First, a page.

It's time for another Applicant Question of the Week here at BusinessBecause.
Every week, we give you the opportunity to ask one of our chosen admissions experts anything you want to know about getting into business school. One question each week is chosen for our expert to answer.
This week, the question comes from Alu Sixishe.
Alu is a 31-year-old experienced manager from South Africa. Since graduating from her Bachelor in Commerce and Applied Management degrees, she has headed sales departments in both medical and media companies. She is also the director of a startup marketing and creative agency.
Now, she is wondering if an MBA or a Masters in Finance could increase her efficiency in her business pursuits.
Her question is answered by Betsy Massar, a graduate of Harvard Business School and founder of Master Admissions, an independent MBA consulting firm.
Applicant Question of the Week:
I'm interested in boosting my career, but I'm unsure whether to an MBA or a Master in Finance. How do I go about choosing between them?
No matter which degree, it makes sense to research, not only online, but by talking to people. LinkedIn is your friend in this regard—ask graduates of both degrees for their honest opinion of their return on their investment in terms of time, money, and energy.
Here are a few things to think about when looking at the two degrees:
1. Flexibility (MBA wins)
While both degrees can boost your career in finance, the MBA offers more flexibility if you decide to use your finance degree to immediately work in another function within a company, consulting firm, and even in a financial institution. The Master in Finance will help you get deeper into your field but might make it harder to move around industries or even within your own organization.
2. Employability (Draw)
The Master in Finance is a more technical degree and sets you up for very specific roles. So if you are trying to boost your career in finance and you want to get more quantitative, the finance degree offers a deeper specialization.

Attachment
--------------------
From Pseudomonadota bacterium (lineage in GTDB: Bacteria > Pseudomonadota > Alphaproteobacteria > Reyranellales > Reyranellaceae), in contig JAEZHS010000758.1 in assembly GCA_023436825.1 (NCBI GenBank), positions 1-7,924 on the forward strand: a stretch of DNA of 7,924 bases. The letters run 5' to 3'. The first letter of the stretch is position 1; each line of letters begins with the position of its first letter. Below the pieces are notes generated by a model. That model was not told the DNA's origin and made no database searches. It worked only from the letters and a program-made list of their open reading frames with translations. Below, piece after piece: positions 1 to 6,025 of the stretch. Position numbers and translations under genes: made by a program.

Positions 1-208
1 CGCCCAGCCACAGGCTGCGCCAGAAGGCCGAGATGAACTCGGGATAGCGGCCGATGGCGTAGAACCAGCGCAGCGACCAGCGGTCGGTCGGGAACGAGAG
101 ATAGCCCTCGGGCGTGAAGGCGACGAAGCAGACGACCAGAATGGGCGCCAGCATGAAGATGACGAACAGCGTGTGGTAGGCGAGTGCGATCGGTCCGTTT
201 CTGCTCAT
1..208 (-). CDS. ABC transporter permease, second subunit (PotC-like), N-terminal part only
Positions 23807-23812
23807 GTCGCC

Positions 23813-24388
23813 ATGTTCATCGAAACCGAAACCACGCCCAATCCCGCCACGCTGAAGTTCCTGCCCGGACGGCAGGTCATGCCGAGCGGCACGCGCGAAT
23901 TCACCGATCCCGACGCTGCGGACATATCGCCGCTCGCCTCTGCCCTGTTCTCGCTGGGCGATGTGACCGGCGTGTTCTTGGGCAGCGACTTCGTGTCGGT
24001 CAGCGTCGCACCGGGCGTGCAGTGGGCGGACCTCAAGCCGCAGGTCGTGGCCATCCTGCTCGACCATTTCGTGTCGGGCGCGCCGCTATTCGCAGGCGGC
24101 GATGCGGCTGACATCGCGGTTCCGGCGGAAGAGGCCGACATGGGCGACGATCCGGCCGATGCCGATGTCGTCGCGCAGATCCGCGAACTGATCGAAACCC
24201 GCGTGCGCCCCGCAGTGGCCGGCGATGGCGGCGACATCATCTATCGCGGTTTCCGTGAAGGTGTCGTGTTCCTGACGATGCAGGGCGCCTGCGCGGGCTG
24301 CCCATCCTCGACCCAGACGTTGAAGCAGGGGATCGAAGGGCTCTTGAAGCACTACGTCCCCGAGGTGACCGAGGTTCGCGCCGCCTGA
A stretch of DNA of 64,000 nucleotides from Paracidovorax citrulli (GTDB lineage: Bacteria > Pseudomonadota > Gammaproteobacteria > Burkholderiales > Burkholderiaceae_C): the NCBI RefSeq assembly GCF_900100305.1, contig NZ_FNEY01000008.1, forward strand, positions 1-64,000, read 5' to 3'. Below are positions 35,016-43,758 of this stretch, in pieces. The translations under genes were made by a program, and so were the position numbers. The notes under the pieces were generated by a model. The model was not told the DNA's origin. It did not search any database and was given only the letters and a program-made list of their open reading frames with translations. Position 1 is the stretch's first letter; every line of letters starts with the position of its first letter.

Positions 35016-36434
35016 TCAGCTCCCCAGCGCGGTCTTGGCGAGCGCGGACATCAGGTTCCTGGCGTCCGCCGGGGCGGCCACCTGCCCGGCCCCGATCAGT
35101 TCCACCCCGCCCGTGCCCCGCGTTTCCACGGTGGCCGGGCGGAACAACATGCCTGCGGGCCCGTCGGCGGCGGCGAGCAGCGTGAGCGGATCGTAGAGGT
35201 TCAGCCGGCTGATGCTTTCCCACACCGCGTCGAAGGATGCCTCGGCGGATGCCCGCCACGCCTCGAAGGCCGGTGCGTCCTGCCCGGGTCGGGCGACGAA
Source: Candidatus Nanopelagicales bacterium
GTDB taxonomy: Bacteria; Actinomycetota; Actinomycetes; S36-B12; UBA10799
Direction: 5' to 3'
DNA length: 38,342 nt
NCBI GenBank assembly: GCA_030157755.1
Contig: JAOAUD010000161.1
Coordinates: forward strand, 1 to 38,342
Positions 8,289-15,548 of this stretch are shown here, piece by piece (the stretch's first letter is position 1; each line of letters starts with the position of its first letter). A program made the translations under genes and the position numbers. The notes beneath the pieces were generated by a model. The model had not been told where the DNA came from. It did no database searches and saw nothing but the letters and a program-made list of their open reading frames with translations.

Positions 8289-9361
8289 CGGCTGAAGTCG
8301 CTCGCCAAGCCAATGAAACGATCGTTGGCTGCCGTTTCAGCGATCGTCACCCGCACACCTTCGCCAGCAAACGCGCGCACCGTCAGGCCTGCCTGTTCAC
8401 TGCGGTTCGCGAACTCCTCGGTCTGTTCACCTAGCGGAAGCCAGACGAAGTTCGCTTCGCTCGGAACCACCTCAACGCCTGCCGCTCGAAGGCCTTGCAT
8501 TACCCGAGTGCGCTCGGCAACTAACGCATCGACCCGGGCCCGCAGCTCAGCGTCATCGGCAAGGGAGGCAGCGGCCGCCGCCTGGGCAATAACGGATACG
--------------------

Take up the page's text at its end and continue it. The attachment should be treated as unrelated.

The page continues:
3. Timing (Master wins)
The Master in Finance degree is usually one year (compared to the MBA program, which is often, but not always, two years for a full-time program). That also means lower all-in and opportunity costs. For example, the estimated tuition for MIT Sloan’s 12-month Master in Finance is $78,000 vs. the MBA program, which costs $148,000 for two years.
4. Entrepreneurialism (MBA wins)
These days, I see many students want to become entrepreneurs or at least work in small, growing companies, with the hopes of becoming the next unicorn. The Master in Finance is, I hate to say it, a little less about entrepreneurial and design thinking and more about learning analytics. However, most finance programs offer entrepreneurial finance and venture capital electives.
5. US Visa extension (Master wins hands down)
Many schools in the US now qualify for a STEM designation, which lets students with F1 visas apply for a 24-month extension after completing the degree. The MBA degree does not fall under this category, and graduating students may not be able to stay in the US beyond graduation.
With all these considerations, there’s no one-size-fits-all answer. Ask around and figure out what’s right for you, and take the time to consider the availability of financial aid and location of potential employers from each school. It’s a complex decision, but a fun one as well.
Ask an Admissions Expert a Question!
Next week Steven Ji, assistant director of MBA admissions, marketing, and financial aid at China Europe International Business School (CEIBS), will be here to answer any questions you have about applying to business school!
Steven has nearly 20 years of experience in MBA admissions and likens his own role to that of a venture capitalist, encouraging applicants to approach the process with a clear story of why the school should invest in you rather than the next applicant.
With decades of experience hiring the best MBAs, he's interviewed up to 180 candidates a year, so he knows what a business school is looking for in an applicant.